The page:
Is a Check-in Report Really Necessary?
A check-in report is essential for both the landlord and tenant. While the rental contract is a cornerstone of any healthy relationship between these two parties, an inventory document made at check-out will help to reduce any unnecessary fallout at the end of the contract, ensuring fairness through the end of the rental term.
Typically, landlords and property managers are more than aware of this with a decent knowledge of how the process works and its importance. However, it’s not uncommon for tenants to be complacent or even against conducting a check-in report. Some see this as a “tool” that can be used to make them pay for things that they shouldn’t need to.
Yet, despite this challenge, conducting a check-in report is one of the easiest ways to avoid arguments and disputes when it comes to the end of a contract. As long as both sides are aware of how it works and can verify the contents of it, it should help to protect both the tenants and the landlord from paying more than what they have to when it comes to repairs, replacements, renovations or cleaning at the end of a tenancy.
What is a Property Check-in Report?
Check-in reports record the condition of all items inside a property at the start of a tenancy. This will systematically list every important item in the property (sometimes with the help of dictation software and an inventory application) from the appliances to the flooring, and make a detailed note about how it looks, any damage that already exists and its overall state. It is combined with the inventory to be an accurate report of condition at the point the tenant moves in. There may have been a significant delay between the inventory report having been created and the time at which the tenant moves in. The Check-in report bridges that gap.
This then becomes a benchmark which can be referenced at the end of the tenancy. If certain items have been damaged or broken beyond what is deemed reasonable wear and tear, then it would be the tenants responsibility to pay for any repairs or replacements.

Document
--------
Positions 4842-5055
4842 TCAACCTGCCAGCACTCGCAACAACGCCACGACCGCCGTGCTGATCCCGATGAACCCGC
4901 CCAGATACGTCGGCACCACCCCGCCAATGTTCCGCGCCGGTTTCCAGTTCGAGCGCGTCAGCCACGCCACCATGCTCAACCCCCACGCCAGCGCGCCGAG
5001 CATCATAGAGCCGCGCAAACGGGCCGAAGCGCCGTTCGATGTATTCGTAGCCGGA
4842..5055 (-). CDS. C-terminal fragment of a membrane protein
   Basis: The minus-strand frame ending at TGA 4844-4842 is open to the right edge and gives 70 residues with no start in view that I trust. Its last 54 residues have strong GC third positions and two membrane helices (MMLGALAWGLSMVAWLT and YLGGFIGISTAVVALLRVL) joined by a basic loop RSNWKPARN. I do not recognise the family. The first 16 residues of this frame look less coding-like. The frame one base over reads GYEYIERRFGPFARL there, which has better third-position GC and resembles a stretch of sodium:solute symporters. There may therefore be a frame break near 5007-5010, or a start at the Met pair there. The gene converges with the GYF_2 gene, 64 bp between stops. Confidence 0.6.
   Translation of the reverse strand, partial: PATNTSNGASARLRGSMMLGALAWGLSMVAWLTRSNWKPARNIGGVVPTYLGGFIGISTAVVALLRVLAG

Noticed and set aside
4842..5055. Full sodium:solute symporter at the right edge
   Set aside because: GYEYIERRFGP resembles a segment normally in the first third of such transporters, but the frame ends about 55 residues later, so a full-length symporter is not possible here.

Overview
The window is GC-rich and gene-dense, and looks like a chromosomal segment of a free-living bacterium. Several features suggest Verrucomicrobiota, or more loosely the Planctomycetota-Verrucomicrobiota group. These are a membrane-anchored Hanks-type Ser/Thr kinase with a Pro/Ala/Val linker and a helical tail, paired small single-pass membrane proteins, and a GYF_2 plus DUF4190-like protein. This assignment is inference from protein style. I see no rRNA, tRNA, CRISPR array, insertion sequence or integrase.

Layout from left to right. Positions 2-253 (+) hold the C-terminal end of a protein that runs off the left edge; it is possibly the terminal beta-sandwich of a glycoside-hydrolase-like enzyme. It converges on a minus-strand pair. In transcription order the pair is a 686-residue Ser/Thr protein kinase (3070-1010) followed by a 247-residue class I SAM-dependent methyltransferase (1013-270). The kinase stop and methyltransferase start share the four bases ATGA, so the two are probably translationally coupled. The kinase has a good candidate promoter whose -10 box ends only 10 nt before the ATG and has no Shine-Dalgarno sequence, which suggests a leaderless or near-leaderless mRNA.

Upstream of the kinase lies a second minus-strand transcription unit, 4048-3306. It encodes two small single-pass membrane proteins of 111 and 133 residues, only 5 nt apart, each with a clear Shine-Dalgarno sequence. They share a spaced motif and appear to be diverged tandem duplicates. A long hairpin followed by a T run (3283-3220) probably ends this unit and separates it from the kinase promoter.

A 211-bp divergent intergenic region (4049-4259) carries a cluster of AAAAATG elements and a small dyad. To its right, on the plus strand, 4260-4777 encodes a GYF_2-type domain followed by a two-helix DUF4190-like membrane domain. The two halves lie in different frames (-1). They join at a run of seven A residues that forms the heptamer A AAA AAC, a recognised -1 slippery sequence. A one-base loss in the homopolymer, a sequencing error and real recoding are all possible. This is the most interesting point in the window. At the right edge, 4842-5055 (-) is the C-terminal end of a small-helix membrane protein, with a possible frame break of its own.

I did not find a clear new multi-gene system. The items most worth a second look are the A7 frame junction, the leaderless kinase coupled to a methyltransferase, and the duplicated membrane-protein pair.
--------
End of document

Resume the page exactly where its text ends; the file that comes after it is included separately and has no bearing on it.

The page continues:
The document also protects tenants from having to pay for things they didn’t break or damage. For instance, with a detailed record and photographs of existing damage to a door or window when they moved in, they can’t be forced to fix these items when it’s time for them to move out.
Ideally, two identical inventory reports are performed during every tenancy. One is conducted before the tenant moves in, which is normally referred to as the inventory. And the second is performed at the end, also known as the check-out report.
The role of the first item is to set clear measure of the condition of the property of the maintenance required by the tenant while that of the second is to highlight any needed action to be taken by each party before another tenant moves in. Sometimes this will lead simply to some light repair work or just a deep clean, however, other reports may indicate that damp needs to be tended to, or a kitchen appliance needs to be replaced. The two reports should help to determine who should pay for such a task.
How Should it be Conducted?
The check-in report is more of a process that results in a digital document that both sides have access to and sign off on. Once completed, it becomes a kind of agreement about the condition the property is in at the start of the tenancy.
If a disagreement leads to a dispute over hygiene or other matters, the inventory will be the most significant piece of evidence that can settle the issue, where in some cases, an adjudicator will review the inventory and check-in and make their judgement.
Most situations don’t reach this stage and the reports are enough on their own to remind both parties how the property looked at the start of the tenancy and attribute responsibility to the correct person.
It is vital that both reports are diligently created and carefully read by both parties. If any damage is missed out on the check-in report, the tenant might find themselves in a difficult situation where they could be asked to pay for the damage they have not caused.
If there are any inaccuracies, these must be reported immediately to the inventory clerk or property manager, ideally before the document is taken as final. However, even if damage is noticed at a later date, it can still be useful for tenants to raise this as early as possible.
Assuming that the landlord already knows about the damage can lead to disagreements in the long-term. This is especially the case for expensive tenancies that run for several years, as the landlord may have little idea about what state the property was in when the lease started.
Get Protected and Avoid Disputes
If you are a landlord or a tenant renting a property, then the property inventory and check-in are important documents. We recommend approaching this requirement proactively so that you can avoid disputes from occurring. And if you are concerned about the time it takes to perform a check-in report every time, learn how you can streamline the process with our inventory/check-in dictation software!
Panos, 02 July 2021
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